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Chipmunk Hair

Members of the squirrel family Sciuridae, chipmunks are primarily terrestrial animals, although they are good climbers. Two different genera of these rodents have been identified, containing a combined 26 species, some of which have recently gained popularity as pets.

The chipmunks that inhabit the eastern portion of the United States as well as southeastern Canada belong to the genus Tamias. The common variety is Tamias striatus, which is covered in reddish brown fur highlighted along the back and tail by multiple dark and light stripes. This species generally inhabits the understories of deciduous forests, making its home in underground burrows. In the northern reaches of its range, the common eastern chipmunk may enter a near-hibernation state where its body temperature drops considerably, but since the rodent possesses a short supply of fat, it must periodically become active in order to consume food.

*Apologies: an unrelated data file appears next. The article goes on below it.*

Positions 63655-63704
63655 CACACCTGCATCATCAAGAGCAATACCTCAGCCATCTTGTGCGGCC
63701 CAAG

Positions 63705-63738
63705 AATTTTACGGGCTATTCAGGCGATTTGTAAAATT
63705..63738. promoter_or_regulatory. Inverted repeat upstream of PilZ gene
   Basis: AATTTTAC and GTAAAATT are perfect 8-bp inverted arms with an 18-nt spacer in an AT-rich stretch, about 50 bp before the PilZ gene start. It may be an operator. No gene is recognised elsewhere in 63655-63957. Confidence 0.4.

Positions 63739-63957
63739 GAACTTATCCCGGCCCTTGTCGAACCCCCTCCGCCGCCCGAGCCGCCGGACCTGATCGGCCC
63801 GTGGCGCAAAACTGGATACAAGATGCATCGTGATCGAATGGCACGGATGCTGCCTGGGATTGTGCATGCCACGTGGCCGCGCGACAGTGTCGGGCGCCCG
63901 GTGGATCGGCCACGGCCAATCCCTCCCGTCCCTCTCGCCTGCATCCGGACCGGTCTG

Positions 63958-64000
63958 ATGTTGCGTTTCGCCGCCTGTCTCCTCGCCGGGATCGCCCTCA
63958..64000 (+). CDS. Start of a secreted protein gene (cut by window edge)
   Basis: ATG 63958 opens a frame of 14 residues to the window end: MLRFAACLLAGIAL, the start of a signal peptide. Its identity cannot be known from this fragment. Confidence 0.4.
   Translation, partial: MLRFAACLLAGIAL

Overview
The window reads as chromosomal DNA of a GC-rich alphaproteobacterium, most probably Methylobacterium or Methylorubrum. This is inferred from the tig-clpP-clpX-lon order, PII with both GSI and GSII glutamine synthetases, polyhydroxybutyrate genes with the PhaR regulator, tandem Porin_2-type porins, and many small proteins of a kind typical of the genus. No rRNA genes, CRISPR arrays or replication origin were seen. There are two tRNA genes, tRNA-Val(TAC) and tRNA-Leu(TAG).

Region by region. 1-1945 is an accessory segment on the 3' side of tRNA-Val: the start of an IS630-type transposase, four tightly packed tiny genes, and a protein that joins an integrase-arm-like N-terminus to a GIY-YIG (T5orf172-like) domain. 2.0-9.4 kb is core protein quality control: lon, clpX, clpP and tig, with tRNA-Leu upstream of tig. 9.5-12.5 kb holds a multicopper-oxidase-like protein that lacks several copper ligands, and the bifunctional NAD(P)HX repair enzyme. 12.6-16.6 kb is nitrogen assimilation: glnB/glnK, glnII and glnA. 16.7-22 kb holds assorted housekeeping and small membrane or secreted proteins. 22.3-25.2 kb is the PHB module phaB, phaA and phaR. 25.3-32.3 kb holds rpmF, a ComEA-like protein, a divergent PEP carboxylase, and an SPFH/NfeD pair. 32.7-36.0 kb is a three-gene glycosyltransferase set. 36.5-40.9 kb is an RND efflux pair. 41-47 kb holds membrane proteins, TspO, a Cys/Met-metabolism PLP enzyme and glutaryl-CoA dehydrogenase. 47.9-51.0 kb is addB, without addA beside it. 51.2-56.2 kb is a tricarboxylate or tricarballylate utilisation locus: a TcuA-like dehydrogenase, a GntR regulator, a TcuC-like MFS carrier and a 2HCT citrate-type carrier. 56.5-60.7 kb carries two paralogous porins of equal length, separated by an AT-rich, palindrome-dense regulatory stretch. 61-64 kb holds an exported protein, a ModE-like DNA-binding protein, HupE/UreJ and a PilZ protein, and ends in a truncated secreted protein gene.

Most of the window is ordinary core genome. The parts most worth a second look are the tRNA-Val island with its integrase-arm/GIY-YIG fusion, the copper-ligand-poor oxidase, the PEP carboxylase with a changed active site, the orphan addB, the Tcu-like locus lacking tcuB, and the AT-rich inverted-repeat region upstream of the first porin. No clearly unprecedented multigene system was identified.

Ensuring an adequate supply of food for the winter is one of the primary activities carried out by chipmunks. Among the many items they often consume are nuts, berries, grains, insects, and the tender shoots of plants. Such edibles are usually stored in their distensible internal check pouches and transported to the protection of the burrow for consumption or storage. Mating takes place in the spring, and following a gestation period of 31 days, females give birth to litters of two to eight young. In some areas, a second litter may be produced late in the summer.


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